The politics of marriage

Monday, June 8th, 2020 00:00 |
Featured Image
President Uhuru and DP Ruto. Photo/PD/BONIFACE MWANGI

The politics  of marriage

In the past couple of weeks, it has been evident all is not well in the Jubilee Party.

Various leaders have been removed from their crucial and privileged parliamentary leadership positions.

For a while now, since the famous March 2018 Handshake, the once steamy relationship between President Uhuru Kenyatta and his deputy William Ruto has started showing signs of cracking.  

The relationship between the two has been likened by many to a marriage. And so riding on that, allow me to draw out some relationship lessons from it.

The first is that when things between the husband and wife get messy, it is the children who suffer most. Ask Prof Kithure Kindiki, Kipchumba Murkomen and Susan Kihika.

When a man and wife decide to air dirty linen in public, abusing and shouting at each other not to mention divorce, children are greatly affected. 

The second lesson we can learn from this is that we should not spoil other people’s relationships, but rather respect them.

Those crying now, thought they were going to be treated specially until things fell apart. Similarly, those rejoicing now may be crying in 2022.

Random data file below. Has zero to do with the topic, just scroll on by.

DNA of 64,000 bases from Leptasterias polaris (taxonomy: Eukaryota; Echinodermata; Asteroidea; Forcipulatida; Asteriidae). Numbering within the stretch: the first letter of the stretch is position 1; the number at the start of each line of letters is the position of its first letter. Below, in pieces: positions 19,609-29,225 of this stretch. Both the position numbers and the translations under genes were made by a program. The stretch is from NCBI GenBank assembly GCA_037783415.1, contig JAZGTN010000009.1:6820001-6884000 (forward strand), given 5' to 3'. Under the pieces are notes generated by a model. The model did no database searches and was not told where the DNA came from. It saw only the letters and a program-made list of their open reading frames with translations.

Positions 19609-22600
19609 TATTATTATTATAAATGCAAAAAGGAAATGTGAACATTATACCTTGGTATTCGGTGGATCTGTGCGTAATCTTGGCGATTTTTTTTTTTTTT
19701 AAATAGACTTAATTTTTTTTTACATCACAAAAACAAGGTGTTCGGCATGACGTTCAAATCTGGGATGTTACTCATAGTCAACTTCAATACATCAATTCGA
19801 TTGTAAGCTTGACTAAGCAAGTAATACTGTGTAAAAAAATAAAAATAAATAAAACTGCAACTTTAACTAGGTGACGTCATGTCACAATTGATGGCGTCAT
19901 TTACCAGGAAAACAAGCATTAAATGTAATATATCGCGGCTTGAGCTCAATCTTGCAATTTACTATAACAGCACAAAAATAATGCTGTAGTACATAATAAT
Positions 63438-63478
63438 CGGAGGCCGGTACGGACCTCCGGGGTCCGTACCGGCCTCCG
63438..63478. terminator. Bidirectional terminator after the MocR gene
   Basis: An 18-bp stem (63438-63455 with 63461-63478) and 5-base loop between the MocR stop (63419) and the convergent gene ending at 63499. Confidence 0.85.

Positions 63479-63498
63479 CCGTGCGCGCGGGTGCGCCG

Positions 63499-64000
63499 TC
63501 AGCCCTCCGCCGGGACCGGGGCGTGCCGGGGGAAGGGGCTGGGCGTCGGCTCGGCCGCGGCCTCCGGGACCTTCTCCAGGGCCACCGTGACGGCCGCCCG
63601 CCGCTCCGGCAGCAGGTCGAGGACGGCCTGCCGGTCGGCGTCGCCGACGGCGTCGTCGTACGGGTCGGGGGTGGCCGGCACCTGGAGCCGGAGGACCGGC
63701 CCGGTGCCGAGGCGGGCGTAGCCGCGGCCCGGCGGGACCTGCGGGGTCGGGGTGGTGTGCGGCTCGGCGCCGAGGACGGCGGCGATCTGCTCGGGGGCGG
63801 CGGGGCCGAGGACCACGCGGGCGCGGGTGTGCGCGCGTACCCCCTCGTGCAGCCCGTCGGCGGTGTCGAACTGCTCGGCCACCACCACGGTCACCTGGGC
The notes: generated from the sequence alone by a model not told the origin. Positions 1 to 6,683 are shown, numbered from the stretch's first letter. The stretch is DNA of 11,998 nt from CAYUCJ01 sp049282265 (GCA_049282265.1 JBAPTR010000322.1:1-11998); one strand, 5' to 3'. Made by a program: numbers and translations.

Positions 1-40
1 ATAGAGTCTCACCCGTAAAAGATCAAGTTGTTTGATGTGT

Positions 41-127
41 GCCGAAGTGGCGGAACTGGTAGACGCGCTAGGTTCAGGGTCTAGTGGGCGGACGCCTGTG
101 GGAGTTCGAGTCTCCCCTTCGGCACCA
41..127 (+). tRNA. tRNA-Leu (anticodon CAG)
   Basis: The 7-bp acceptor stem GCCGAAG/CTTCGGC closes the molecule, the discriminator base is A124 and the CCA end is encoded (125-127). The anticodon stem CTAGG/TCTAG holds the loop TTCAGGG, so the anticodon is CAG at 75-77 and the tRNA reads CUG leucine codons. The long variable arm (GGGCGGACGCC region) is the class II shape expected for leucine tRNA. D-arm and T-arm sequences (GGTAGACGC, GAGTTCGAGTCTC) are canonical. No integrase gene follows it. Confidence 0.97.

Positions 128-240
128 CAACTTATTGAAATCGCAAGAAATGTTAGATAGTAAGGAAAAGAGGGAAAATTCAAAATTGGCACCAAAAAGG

Our politicians don’t seem to learn just like women who fall for a guy who is already in a relationship with someone else.

They make him leave his wife or girlfriend, forgetting that just as this man left their woman for them, he may one day dump them for another as well. 

Thirdly, many of us rush into committing to long-term relationships before a thorough background check. We come to discover the harsh realities when it is almost too late.

You need to do a background check as well as have your eyes wide open for any red flags, before committing to someone. 

The final lesson to learn here is not to enter relationships just looking for our own selfish interests like politicians do.

They say in politics there are no permanent friends or enemies, only permanent (often selfish) interests.

Unfortunately, unlike in politics, marriage is not about selfish interests, but rather about considering each other’s interests.

The union calls for selflessness and a shared interest, values and vision. If we come together because of this, then the two cannot only become one, but continue being one no matter what. 

More on Lifestyle